THE REPUBLIC OF UGANDA
IN THE COURT OF APPEAL OF UGANDA AT KAMPALA
CORAM: HON. JUSTICE S.G. ENGWAU, JA
HON. JUSTICE A. TWINOMUJUNI, JA
HON. JUSTICE C.N.B. KITUMBA, JA
CIVIL APPEAL NO.78 OF 2004
B E T W E E N
UGANDA WILDLIFE AUTHORITY………………….APPELLANT
A N D
HON. FRANCIS MUKAMA…………………………RESPONDENT
JUDGMENT OF TWINOMUJUNI, JA:
This is an appeal against the judgment of the High Court allowing the respondents claim for wrongful dismissal by the appellant. The facts in this appeal can be simply stated: In a letter dated 31/1/2000, the respondent was appointed as a Deputy Director Human Resources and Administration on a contract of four years. The appointment was effective 15/2/2000 and it was subject to existing terms and conditions of service as well as an employment contract which the parties would sign later. The contract was indeed executed between the parties on 15/2/2000. On 16/5/2001, the Chairman of the Board of Trustees of the appellant terminated the services of the respondent. The respondent having been aggrieved by the decision of the Board, filed a suit in the High Court.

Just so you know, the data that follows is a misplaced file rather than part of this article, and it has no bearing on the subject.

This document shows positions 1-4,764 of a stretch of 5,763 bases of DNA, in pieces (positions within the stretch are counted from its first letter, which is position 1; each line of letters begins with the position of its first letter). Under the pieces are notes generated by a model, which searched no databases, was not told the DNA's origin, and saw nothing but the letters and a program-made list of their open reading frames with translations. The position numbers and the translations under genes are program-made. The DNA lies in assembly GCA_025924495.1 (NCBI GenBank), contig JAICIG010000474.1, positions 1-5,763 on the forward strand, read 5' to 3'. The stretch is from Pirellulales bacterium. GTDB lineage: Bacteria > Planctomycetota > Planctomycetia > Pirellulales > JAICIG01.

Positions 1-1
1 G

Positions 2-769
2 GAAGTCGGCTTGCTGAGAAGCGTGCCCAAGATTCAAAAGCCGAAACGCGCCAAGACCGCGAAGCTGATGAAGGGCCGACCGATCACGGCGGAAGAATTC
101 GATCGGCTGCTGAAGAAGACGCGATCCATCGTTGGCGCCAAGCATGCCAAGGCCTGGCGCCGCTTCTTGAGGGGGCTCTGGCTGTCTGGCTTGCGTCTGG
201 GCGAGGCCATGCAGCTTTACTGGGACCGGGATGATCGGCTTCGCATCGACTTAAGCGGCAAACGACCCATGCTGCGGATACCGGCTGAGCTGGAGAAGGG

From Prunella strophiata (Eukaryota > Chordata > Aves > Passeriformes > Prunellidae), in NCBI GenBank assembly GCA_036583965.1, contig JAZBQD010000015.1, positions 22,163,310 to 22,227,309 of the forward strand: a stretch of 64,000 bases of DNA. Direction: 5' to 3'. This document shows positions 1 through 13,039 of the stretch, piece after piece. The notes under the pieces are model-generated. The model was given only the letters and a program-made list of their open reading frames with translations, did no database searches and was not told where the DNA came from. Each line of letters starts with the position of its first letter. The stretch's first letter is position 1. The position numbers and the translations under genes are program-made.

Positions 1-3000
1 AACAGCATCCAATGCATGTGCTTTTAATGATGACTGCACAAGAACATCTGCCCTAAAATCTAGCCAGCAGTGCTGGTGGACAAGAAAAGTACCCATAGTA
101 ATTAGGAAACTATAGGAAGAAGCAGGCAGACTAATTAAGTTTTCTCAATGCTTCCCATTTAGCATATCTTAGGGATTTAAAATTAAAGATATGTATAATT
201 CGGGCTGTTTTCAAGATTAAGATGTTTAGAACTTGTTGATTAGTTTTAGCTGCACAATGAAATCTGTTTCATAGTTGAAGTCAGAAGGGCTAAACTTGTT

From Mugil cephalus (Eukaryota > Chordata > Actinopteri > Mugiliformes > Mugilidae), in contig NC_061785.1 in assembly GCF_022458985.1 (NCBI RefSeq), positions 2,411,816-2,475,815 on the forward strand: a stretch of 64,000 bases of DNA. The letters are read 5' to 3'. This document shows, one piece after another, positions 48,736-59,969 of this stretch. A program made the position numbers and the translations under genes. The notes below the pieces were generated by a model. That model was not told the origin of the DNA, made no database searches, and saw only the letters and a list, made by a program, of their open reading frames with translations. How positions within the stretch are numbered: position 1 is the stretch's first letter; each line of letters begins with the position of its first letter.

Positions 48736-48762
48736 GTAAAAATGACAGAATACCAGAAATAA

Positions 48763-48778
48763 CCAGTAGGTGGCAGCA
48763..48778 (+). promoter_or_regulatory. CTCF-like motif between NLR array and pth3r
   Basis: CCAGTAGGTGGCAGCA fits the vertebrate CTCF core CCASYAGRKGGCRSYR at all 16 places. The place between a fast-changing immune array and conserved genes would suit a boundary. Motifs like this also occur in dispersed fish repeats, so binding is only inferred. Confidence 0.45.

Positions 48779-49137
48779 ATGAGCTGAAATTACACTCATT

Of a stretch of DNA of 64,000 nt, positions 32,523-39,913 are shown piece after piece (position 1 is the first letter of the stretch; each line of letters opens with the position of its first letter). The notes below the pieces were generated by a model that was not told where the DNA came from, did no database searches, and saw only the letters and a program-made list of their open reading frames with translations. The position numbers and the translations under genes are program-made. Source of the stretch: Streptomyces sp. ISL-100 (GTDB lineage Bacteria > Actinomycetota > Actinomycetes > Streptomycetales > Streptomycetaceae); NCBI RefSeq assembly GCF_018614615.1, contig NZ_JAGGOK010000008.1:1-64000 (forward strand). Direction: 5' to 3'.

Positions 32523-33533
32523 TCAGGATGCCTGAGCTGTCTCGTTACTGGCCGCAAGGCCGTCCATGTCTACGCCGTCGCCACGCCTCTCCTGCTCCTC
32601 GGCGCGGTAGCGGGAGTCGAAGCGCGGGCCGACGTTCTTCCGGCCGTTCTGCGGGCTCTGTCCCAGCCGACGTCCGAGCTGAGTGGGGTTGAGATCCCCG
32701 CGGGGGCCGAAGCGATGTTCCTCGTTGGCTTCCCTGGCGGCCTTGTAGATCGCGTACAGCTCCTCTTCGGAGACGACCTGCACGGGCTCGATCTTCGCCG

At the hearing, two issues were framed for determination;
Whether the termination of the respondent’s employment by the appellant was lawful.
(2) Whether the respondent is entitled to any remedies.
On issue No.1, the trial judge ruled that the contract having been for a fixed period of time, (4 years) and providing no termination by notice, the respondent could only be dismissed for a fundamental breach on his part. Since there was no such breach, the reason assigned for the termination by the appellant was not part of the respondent’s terms of employment with the appellant and therefore, the dismissal was wrongful.
On issue No.2, the respondent was awarded several reliefs including special damages, general damages, gratuity and leave pay. The learned trial judge entered judgment for the respondent, hence this appeal on eighth grounds:-